This section is from the book "The Florists' Manual", by William Scott. Also available from Amazon: The Florist's Manual.
There is one species of this handsome palm-like plant that is known to all florists - the C. revolufa. It is not only one of the finest of our decorative plants, but its handsome leaves are largely used simply tied together or with the addition of roses, etc., for funeral designs. Cycas leaves of all sizes and perfect in outline and color are now imported either from China or climes where this plant grows freely out of doors the year round. Although they are beautifully preserved and put into fine artistic forms, they are not quite the thing with all our customers, and do not entirely take the place of the homegrown, naturally colored leaves.
The cycas is quite a tough plant. I mean by that that it withstands a good deal of rough usage. I have seen it do well the year round in a light room where gas was used, and if you have no better place it will thrive in a temperature of 50 degrees all winter, but that is not the way to produce fine leaves. It will burn under the focus of glass, but will stand out of doors unharmed in the broadest and hottest suns if plentifully supplied with water. It makes a grand specimen for a lawn during the summer months.
They should not have a larger pot or tub than is necessary, but must have a shift every two years if they are making a strong growth. The soil should be a strong turfy loam, lightened up with leaf-mold and sand, or a fifth or sixth of well rotted cow manure. In the spring it you have no occasion to shift them give them a mulch of not over-decayed manure. When in good health they will always make one whorl of leaves every spring. If water passes freely through the soil you cannot very well overwater them, and they like syringing at all times. Their great enemy is brown scale, and to remove or rather prevent it, they must be sponged with the kerosene emulsion. Mealy bug will attack them, but there is no excuse for that, as the hose should keep them down. A temperature of 60 degrees will do very well in winter and as hot as you like in spring and summer. When cutting the leaves for use never cut very close to the stem; leave three inches of the stem of the leaf on the main trunk.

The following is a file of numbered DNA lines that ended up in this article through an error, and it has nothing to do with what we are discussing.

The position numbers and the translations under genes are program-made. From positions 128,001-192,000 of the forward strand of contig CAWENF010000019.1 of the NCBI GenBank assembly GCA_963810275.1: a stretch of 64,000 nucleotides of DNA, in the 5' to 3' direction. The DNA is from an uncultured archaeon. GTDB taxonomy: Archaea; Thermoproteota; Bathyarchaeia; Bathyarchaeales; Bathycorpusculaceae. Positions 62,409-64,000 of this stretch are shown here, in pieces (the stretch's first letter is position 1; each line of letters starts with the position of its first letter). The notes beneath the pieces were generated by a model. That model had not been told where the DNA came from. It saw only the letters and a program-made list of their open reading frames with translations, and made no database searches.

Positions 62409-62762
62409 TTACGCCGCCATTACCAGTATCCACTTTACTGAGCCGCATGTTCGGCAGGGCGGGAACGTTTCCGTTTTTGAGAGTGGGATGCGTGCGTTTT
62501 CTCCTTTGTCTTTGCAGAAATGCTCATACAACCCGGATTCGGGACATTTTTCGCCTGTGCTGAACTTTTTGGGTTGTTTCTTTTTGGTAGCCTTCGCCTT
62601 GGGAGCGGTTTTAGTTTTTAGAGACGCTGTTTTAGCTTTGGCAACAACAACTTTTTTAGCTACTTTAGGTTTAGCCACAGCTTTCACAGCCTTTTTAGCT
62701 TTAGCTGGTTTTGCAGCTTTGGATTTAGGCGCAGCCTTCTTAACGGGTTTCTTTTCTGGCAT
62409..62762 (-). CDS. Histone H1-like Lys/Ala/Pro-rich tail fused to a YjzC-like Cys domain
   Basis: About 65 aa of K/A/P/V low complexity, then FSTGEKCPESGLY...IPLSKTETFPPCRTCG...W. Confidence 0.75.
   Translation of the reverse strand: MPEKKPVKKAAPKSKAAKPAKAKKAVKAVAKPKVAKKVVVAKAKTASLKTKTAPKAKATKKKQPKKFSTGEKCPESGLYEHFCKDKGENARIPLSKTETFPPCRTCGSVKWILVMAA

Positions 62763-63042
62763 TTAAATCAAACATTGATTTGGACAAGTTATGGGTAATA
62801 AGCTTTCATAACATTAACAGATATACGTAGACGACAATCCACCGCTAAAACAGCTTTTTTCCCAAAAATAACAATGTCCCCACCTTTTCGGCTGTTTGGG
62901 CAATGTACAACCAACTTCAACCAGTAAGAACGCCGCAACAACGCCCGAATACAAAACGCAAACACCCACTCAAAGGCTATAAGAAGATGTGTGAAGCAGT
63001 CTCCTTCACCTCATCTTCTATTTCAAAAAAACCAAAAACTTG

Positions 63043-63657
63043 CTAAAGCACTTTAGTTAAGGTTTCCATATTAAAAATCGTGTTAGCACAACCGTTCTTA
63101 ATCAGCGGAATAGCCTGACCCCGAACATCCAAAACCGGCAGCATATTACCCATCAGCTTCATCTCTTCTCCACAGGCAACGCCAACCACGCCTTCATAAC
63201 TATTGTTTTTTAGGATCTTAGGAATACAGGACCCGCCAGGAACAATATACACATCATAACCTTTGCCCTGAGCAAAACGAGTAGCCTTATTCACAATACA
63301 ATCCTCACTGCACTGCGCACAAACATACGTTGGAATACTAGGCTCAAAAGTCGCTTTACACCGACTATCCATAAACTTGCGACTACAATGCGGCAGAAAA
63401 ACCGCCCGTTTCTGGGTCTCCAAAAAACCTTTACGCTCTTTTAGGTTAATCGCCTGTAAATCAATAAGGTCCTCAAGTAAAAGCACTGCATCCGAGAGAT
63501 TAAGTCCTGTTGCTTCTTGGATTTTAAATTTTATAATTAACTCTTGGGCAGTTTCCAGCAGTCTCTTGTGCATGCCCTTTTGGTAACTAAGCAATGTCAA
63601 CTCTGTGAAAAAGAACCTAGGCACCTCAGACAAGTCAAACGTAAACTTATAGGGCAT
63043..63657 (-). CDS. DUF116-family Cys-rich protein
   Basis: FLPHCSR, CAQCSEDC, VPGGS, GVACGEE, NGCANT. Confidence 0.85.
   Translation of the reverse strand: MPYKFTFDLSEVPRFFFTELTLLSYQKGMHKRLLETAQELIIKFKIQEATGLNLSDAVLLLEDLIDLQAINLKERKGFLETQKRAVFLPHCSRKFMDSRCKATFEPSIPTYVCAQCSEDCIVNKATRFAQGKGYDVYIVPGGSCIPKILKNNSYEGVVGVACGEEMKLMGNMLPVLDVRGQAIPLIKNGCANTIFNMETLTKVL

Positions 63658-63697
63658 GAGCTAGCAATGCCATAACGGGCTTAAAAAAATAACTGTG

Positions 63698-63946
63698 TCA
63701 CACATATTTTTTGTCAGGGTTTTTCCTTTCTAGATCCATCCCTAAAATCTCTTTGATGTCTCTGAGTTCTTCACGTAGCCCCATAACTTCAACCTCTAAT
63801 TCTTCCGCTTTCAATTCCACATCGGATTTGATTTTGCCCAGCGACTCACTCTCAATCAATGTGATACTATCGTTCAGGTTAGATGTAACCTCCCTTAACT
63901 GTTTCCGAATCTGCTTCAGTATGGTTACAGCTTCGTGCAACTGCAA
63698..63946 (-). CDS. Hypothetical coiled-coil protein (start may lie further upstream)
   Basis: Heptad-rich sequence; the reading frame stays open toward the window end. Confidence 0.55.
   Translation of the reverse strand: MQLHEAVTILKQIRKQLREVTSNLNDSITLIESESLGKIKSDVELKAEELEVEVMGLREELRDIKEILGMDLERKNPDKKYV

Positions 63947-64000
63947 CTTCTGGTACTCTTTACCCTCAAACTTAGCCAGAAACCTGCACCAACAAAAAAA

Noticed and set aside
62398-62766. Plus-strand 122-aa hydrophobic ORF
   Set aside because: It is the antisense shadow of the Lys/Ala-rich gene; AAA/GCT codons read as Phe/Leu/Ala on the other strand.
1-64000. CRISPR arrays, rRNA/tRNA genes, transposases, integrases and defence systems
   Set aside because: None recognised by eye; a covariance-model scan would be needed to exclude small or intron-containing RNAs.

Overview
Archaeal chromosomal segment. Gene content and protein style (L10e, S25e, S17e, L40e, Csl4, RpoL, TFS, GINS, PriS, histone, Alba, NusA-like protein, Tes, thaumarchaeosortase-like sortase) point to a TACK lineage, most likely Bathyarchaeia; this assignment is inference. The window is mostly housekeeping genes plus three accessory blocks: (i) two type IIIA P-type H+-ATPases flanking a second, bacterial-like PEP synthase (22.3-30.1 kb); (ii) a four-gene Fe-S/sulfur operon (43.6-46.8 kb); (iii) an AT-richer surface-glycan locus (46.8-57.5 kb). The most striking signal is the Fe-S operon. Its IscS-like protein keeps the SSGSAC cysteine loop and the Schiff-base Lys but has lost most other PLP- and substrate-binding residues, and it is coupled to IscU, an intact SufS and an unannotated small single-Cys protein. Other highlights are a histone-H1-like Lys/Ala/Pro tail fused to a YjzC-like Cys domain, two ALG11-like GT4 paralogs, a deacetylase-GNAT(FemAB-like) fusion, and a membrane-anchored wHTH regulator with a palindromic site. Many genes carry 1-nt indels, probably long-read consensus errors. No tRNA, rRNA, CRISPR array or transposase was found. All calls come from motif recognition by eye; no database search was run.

There is no need of discussing the method of propagation of the cycas, as the young plants or stems in a dormant state are now imported by the ton and sold by weight. When first received they should be put into pots not much larger than the diameter of stem and plunged into bottom heat. They will in course of time throw out a small whorl of leaves, but their root action is slow. At this stage they are easily hurt, and although not wanting bottom heat after a few months, the plants should not be put out of doors or used for decoration, or by any means sold to a customer till they have made a good growth of roots, which will be two years from the time they are started.
We often get an old cycas on our hands that has been abused and lost its leaves. By shaking off the soil and potting in small pots and treating as you do the imported stems you will in time get a good plant.
C. revoluta is by far the most valuable to the florist for all purposes. Of the other species for private collections, media and circinalis are fine plants.